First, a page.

Edit: Responses to forum questions are following my statement
Hello HOT members,
Thanks very much for taking the time to click through, read, and consider my candidate statement for a position on the HOT Board of Directors.
My name is Rob Baker and I’m currently the Director of Human Security and Technology at the Harvard Humanitarian Initiative, located at Harvard University in Cambridge, MA, USA. Prior to joining the team here, I was located in Washington, DC for seven years where I worked as Lead Technologist for USAID’s Global Development Lab; the World Bank’s Innovation Lab, where I ran a team on open data; a White House Presidential Innovation Fellow, where my team and I installed the agency’s first CDO and created open data policy; and was COO of Ushahidi, having started with them as a volunteer in 2010 following the Haiti earthquake.
It was in 2010 when I got involved with OSM and when HOT launched. I contributed to mapping parties in Haiti and in Indonesia, working to help train local communities on not only the practice but the value of being seen on the map. In the years since, I was proud to represent HOT at several public events and continue to champion everything from the old Field Papers to Missing Maps.
I hope that I can use my diverse, humanitarian experience to be an active advocate for HOT. My background as a technologist and coder means I understand and, more importantly, help translate technical processes, especially for non-technical audiences. I understand what it’s like working with larger institutions and bureaucracies, what constraints they have and how to navigate those policies. And my entire career is in non-profits and development work, so how our iNGO, governmental ministries, and CSOs operate in these contexts. While I have not been able to directly contribute to HOT for some time, I know this is a meaningful way I can be more involved.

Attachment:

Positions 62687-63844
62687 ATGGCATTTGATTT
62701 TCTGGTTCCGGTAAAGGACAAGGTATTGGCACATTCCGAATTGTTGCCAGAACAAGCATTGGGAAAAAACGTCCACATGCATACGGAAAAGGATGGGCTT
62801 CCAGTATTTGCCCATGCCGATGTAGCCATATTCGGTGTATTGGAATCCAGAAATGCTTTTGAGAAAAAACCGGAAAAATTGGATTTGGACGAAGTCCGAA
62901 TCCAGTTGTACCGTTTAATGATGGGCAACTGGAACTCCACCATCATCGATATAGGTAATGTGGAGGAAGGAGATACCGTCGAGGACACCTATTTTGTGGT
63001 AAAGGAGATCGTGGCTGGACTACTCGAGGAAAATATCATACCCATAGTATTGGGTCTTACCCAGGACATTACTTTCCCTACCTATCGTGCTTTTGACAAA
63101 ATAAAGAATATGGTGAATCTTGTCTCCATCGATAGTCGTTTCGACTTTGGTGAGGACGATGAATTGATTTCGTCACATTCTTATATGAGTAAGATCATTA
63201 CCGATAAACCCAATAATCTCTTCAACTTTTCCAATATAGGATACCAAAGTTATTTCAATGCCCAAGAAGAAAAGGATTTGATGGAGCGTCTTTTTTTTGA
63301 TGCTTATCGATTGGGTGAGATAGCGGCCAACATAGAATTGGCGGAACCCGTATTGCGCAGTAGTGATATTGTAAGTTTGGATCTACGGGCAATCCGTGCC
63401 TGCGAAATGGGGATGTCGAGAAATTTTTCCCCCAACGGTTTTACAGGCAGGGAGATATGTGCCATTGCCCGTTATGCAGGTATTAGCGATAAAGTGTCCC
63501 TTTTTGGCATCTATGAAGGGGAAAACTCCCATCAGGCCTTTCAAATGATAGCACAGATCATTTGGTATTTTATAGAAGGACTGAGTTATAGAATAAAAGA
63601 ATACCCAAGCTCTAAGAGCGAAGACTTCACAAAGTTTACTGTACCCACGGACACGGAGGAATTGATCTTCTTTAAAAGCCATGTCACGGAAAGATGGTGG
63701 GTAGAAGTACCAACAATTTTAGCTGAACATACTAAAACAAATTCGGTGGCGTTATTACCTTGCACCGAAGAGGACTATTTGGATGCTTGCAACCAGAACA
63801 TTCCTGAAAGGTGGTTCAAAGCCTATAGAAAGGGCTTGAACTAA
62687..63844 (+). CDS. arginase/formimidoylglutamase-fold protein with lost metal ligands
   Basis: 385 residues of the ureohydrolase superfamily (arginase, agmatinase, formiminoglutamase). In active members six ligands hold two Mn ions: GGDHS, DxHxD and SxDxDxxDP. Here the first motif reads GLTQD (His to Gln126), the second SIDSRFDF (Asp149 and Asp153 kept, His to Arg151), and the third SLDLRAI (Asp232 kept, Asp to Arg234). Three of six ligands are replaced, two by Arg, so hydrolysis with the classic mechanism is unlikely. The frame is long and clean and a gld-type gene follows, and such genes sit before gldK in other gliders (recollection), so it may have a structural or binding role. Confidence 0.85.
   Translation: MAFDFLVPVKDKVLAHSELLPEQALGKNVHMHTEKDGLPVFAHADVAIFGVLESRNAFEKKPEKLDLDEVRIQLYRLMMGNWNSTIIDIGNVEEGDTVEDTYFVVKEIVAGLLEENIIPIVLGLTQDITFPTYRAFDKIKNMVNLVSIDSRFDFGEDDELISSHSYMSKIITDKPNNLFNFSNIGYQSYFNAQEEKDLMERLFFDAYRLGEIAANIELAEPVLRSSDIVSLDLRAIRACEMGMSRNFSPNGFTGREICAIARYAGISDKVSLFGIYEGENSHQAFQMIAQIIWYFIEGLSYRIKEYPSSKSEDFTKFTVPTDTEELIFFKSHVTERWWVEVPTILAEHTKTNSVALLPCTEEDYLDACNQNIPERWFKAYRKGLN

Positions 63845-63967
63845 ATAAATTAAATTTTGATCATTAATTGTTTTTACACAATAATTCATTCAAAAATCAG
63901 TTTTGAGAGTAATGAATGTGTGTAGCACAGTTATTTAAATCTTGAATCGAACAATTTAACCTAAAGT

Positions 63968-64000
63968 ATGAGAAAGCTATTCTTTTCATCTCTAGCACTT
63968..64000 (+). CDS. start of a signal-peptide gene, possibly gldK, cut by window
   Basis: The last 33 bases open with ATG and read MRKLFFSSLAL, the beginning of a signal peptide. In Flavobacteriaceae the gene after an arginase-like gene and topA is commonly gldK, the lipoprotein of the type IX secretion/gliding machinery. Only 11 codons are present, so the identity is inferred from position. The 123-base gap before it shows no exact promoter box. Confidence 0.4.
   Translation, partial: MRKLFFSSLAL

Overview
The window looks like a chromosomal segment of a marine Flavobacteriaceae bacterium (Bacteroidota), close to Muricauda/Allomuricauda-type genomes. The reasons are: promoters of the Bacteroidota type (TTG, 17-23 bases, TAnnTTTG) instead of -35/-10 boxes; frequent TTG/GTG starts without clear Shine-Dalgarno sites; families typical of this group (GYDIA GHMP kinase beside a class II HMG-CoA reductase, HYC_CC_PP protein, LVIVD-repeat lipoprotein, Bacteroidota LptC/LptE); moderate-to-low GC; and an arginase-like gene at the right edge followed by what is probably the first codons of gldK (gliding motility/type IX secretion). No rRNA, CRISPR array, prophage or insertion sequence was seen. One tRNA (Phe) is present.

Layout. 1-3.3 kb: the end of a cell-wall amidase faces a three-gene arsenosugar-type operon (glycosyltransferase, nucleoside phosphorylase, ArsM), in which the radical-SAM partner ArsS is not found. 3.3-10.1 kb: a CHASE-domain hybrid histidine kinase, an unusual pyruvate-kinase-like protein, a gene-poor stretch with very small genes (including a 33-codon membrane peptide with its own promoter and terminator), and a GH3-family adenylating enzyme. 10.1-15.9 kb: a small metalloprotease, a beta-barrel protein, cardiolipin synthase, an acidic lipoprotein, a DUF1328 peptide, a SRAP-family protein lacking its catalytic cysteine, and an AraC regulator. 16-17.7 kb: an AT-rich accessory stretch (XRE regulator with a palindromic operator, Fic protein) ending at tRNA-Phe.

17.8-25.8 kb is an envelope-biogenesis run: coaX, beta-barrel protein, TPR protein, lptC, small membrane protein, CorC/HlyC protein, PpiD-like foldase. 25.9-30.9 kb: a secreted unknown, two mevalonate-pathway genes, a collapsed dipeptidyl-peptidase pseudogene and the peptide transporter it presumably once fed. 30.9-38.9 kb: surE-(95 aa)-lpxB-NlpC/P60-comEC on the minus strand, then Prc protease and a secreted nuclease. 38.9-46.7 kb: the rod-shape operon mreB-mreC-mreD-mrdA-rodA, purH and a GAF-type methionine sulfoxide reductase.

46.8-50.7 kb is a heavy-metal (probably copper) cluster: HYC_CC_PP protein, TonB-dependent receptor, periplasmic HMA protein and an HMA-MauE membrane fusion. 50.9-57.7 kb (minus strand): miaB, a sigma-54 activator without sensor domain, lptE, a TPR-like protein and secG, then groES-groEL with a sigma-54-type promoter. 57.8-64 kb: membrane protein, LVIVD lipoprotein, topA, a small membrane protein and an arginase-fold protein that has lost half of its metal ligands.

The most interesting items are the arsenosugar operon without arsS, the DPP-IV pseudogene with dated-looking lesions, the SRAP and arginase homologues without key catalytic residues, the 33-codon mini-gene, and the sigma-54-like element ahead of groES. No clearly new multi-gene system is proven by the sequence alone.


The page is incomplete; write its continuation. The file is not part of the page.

So how would I like to be involved and what do I see as priority issues for HOT? In addition to doing what I think are the core tasks of helping grow and foster the HOT community and find new partnerships:
I’d like to continue the efforts of the board to promote and foster diversity and gender inclusivity among our community of contributors and users. The current board and the community have made tremendous progress here but we all have to continue to make this a priority, making sure it’s not only addressed but operationalize. This means ongoing dialogue with the community to make sure voices are heard and proactively running our own analytics to identify and address gaps.
To promote more data consistency and quality. Conversations about standardizing our approach are not the most exciting and can feel very prescriptive but they’re also the means by which we overcome more barriers to adoption, where companies, governments, and organizations feel confident about HOT’s contributions and OSM at large, and users are more satisfied that their contributions are truly making a noticeable difference.